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Today’s Super Stock Drag Racing Class is Just as Cool as Yesterday’s Pro Stock Class

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Today’s Super Stock Drag Racing Class is Just as Cool as Yesterday’s Pro Stock Class

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Old 03-22-2016, 10:04 AM
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Thumbs up Today’s Super Stock Drag Racing Class is Just as Cool as Yesterday’s Pro Stock Class


Today’s Super Stock Drag Racing Class is Just as Cool as Yesterday’s Pro Stock Class



Written by Nick Licata on March 21, 2016Contributors: Bruce BieglerFiring Up

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I’ll never forget my first drag race. It was the 1971 NHRA Winternationals. I lived a block away from the south entrance of the Fairplex in Pomona, where the season-opening event took place, so it was a big influence on my formative years. While most of the kids in my neighborhood were trading baseball cards, I was building models of my favorite drag cars.
Back then, many of the Dragsters and Funny Cars were being towed on open trailers behind C10 and F-100 pickup trucks. Yes, there were a few ramp trucks back then, but that kind of luxury was reserved for the likes of Don “The Snake” Prudhomme and Tom “Mongoo$e” McEwen—the “rock stars” of drag racing. It would be quite a few more years before Top Fuelers and Funny Cars rolled into town with an army of 18-wheelers carrying multiple cars, a pit crew of 12 gearheads, mobile hospitality area, PR person, and a high-tech computer station for the crew chief.


Those early days of seeing open trailers and car haulers carrying door-slammers hold nostalgic memories for me as the coolest days of drag racing. So when I attended the Winternationals this past February, I made it a point to get there early enough on Friday morning to catch the Stock and Super Stock qualifying rounds. Of all the NHRA drag racing classes, those two seem to be the closest to what drag racing was like back in the late ’60s and early ’70s. Although there are some late-model cars competing within these classes, there are still a good number of classic Chevys going rounds. There’s nothing better than a first-gen Camaro or a 1968 Chevelle pulling up to the line against a vintage Ford Mustang or Dodge Coronet and then watching them battle their way down the quarter-mile.

With that said, the modern Funny Cars and Top Fuel Dragsters are still fairly exciting to watch—especially when they launch—as nothing in the world compares to the heart-stopping concussion generated by a pair of 10,000hp blown, nitro-fed engines. Unfortunately, the modern Pro Stock class lacks the same excitement, or any excitement, for that matter. But that wasn’t the case back when the class was introduced in 1970. Pro Stocks were incredibly exciting to watch back then. They launched hard with their front wheels reaching skyward, only to touch down for just an instant until the driver slammed the manual four-speed into Second gear for a bit more air time.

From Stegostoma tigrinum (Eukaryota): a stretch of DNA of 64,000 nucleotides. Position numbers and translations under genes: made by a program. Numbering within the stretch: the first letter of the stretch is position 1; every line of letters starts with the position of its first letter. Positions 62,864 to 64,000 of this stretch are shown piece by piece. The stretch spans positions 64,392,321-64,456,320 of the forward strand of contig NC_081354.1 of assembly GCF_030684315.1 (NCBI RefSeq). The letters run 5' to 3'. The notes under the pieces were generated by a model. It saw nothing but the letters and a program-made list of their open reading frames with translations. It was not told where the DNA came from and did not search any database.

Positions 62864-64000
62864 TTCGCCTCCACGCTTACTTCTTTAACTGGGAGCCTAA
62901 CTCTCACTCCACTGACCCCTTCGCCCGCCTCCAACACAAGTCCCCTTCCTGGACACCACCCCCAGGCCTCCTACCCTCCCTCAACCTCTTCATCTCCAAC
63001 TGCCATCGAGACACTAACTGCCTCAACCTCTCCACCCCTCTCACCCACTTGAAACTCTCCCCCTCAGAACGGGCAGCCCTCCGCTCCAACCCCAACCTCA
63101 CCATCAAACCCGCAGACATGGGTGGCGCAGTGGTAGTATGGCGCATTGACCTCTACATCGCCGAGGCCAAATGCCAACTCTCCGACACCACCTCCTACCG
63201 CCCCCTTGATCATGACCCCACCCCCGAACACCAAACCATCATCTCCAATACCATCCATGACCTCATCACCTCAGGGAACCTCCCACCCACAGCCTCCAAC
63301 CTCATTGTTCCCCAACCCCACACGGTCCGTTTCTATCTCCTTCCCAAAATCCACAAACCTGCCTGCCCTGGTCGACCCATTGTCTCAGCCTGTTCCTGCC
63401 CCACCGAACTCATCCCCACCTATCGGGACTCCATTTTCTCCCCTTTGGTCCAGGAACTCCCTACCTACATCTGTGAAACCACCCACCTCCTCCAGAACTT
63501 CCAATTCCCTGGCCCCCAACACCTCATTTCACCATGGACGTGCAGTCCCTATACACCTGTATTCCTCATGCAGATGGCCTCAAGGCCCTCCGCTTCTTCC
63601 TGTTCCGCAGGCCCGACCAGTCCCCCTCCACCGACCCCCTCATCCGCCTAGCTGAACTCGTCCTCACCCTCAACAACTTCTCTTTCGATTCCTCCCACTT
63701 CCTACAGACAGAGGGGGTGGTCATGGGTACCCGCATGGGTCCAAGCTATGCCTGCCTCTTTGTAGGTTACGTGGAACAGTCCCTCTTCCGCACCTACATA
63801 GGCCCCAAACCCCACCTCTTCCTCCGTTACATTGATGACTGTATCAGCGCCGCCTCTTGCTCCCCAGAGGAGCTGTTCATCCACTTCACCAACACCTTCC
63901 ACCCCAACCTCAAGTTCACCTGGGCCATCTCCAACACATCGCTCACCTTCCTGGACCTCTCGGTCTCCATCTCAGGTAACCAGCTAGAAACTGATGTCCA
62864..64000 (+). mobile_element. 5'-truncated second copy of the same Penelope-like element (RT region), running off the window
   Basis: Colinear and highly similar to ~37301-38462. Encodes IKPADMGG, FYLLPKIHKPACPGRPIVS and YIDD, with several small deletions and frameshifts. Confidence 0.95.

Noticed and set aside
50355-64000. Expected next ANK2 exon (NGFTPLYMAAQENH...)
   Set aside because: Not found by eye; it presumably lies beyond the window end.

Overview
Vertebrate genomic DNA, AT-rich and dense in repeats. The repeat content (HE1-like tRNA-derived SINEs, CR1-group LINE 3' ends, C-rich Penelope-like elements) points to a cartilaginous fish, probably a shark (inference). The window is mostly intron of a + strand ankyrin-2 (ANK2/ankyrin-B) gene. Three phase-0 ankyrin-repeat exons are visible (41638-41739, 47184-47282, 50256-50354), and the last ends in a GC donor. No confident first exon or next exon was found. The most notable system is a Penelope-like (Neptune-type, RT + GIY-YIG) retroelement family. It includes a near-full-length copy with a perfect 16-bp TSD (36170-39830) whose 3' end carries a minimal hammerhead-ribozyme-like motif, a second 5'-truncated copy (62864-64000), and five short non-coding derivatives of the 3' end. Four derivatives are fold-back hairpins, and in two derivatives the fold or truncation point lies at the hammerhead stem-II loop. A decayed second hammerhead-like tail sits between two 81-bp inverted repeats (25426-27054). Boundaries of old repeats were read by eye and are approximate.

Out of that class came door-slammer legends like “Dyno” Don Nicholson, Ronnie Sox, Bill “Grumpy” Jenkins, Bob Glidden, Gapp & Roush, Dick Landy, Bill Bagshaw, Arlen Vanke, Butch Leal, Roy Hill, and Don Carlton. There were plenty more, but these are the ones who stood out most to me. These guys were hard-core competitors that would do whatever it took to win. I recall hearing a story about Bill Jenkins bolting a piece on top of his engine that did absolutely nothing to enhance performance, yet the following weekend a few other Pro Stock racers had adopted the same item on their engines, hoping to be able to keep up with “da Grump.” It was Grumpy’s unique way of finding out who’s been stalking his ride. No doubt there are more great stories like this one from the good ol days of drag racing, but with today’s tight rules and regulations in place, those stories are few and far between.


Although the Pro Stock drag racers of yesteryear have since passed or retired from the sport, Stock and Super Stock racing is about as close as you’ll be able to get to what I consider drag racing in its purest form. So when the NHRA tour hits your town this year, make it a point to catch these very cool door-slammer classes. The wheels-up action is far out!
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Last edited by BeachBumMike; 03-22-2016 at 12:43 PM.
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Old 03-22-2016, 10:14 AM
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This Big-Block-Powered 1972 Chevrolet Vega is One of the Baddest You’ll Ever Come Across

Written by Chris Shelton on March 21, 2016Written by Chris Shelton on March 21, 2016It’s Not Easy Being Green: How Evan Mathieson made a frog prince from one of GM’s toads
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Woe betide the Chevy Vega. A handsome car cast in the likeness of its big brother Camaro, it suffered about the worst domestic engine in modern automotive history. They were cheap on the lot but pretty much worthless the moment the ink hit on the sales sheet.
But not even the Vega would trade spots with Evan Mathieson. His Vega is one of the coolest built, but its story is as troublesome as GM’s open-deck aluminum block. And we couldn’t tell it half as well as he can.

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“When I was 12, my dad (Tim) and I tried to buy an orange 1971 V-8 Vega,” he begins. The deal fell through so they bought a ’73 to build a race car. “Then, as a dumb kid, I sold my half to my dad for a pair of roller blades.”

At 18, he swapped an engine in a Nova in exchange for the orange ’71 he and his dad tried to buy six years earlier. But, “I ran into money trouble and had to sell it.”
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“About two years after that, my dad bought a full-race 1980 Monza and gave me the 1973 Vega that we bought together when I was 12. I had plans of building the ’73 into a race car but had to sell it because of running into financial issues once again.”